Chase Park Croquet Club keeps timeless tradition alive

CHATHAM – Swing by Chase Park on any given day and you might be lucky enough to see the Chase Park Croquet Club in action, the members are dressed in traditional white as they maneuver balls through a series of wickets in friendly competition. It’s classic Cape Cod and, as the members will tell you, loads of fun.

Croquet, for those uninformed, is a sport in which players use mallets to move colored balls around a lane, passing them through wickets (wooden or metal stirrups inserted into the grass), starting and ending with specific bets . It can be a relaxing backyard activity as well as a fiercely competitive endeavor.

In Chatham, the Chase Park Croquet Club favors sociable gatherings and games where players have fun while cheering each other on.

The club originally started when part-time resident Wayne Dimm, who was active in croquet in Palm Beach, wanted to bring the sport to Chatham. In the early 2000s, the club was initially founded at Chatham Bars Inn and was called the Pleasant Bay Croquet Club.

For a number of years, the club loved lively matches at CBI before other plans for the inn space required a change of location. That location was Dimm’s house, with a wide lawn perfect for croquet and coincidentally also overlooking Chatham Harbor.

There, the club settled for regular croquet gatherings until the family decided to do something different with the property, which again led to a change of location. Club member Connie Loomis called the search for a new location against Meredith Fry, chairman of the Chatham Parks and Recreation Commission, who also happens to be Loomis’ daughter-in-law, and a plan was hatched.

With the support of Chatham Parks and Recreation and director Dan Tobin, as well as Fry, the club moved to Chase Park, which led to a name change to the Chase Park Croquet Club, which allowed games to be enjoyed on the park’s lush lawn.

At the annual city meeting in May, voters approved $25,000 in community conservation funds to build an official croquet playground with specially mowed grass and an irrigation well that will benefit not only the croquet area but the park as well. Work will start this fall.

Loomis grew up playing garden style croquet and was brought into the Chase Park club by a friend.

“I was just overtaken by the fun of it,” said Loomis. “I’ve played tennis, paddle tennis and now it’s croquet.”

It’s an ideal sport for all ages, she said, but it’s especially fun for older people because of its low impact.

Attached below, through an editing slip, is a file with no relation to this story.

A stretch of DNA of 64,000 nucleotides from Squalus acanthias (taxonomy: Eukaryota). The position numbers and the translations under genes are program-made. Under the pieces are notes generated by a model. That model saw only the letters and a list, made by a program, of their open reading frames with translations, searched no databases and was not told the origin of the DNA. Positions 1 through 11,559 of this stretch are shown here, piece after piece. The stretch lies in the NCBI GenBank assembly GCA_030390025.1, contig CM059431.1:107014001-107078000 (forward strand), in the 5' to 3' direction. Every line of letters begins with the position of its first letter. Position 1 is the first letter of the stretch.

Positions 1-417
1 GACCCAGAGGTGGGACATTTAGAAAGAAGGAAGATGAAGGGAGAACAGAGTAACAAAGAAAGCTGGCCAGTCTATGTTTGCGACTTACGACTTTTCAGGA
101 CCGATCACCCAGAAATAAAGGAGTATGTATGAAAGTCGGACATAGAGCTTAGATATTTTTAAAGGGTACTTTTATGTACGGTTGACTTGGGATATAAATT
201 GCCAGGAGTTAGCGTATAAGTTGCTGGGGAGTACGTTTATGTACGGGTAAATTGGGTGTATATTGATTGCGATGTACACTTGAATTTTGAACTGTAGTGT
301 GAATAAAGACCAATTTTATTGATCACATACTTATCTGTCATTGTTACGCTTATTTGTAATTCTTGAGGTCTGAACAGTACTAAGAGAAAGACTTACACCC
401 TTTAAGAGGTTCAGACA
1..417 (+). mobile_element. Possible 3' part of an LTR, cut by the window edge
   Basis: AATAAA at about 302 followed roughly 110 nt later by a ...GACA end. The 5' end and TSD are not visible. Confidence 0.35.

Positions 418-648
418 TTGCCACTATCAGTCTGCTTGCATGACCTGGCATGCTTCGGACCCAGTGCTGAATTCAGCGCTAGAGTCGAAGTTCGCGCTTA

“It’s the best sport for anyone at any age, but especially at this age,” Loomis said. “We’re socializing here, we’re having fun. We’re not sitting in a chair.”

Croquet not only gets people moving, it also strengthens hand-eye coordination.

“You’re using your skills and that’s exciting,” Loomis said.

“It’s exercise. We don’t run, but we walk,” added Dan Brown, who co-founded the original club with Dimm. “It keeps you sharp and it’s fun.”

Both Brown and Loomis said the sport’s greatest appeal lies in the way it fosters connections between players. Coziness is an important aspect of croquet.

“It’s definitely a socializing thing, and it’s a mind game,” Brown said.

While the club follows the English tradition of dressing in all white for their matches, their meetings are anything but stuffy.

“Some people call it elitist,” Brown said. “We call it fun.”

While the club has had a strong group of dedicated members over the years, both Loomis and Brown hope more people will consider joining.

“I hope it will continue and the membership will increase,” Loomis said.

At present, the game is friendly and sociable, and largely informal, although scores are kept using a wooden scoreboard. However, the prospect of a real court is making club members consider playing informal tournaments, if only to welcome more players.

Brown emphasizes that the course at Chase Park is open to the public and that anyone is welcome to join the croquet club, which usually meets in June for matches and competes weekly, often until October, weather permitting.

“We have a meeting at the beginning of the season to organize and choose match days,” said Brown. “Then a club member, most recently Sally Stratman, makes a schedule. Then we’ll just drop by. It works out really well.”

“There’s something elegant about it,” Loomis said. “And it’s a lot of fun.”

Those interested in joining the Chase Park Croquet Club can contact Connie Loomis at 508-221-2104.

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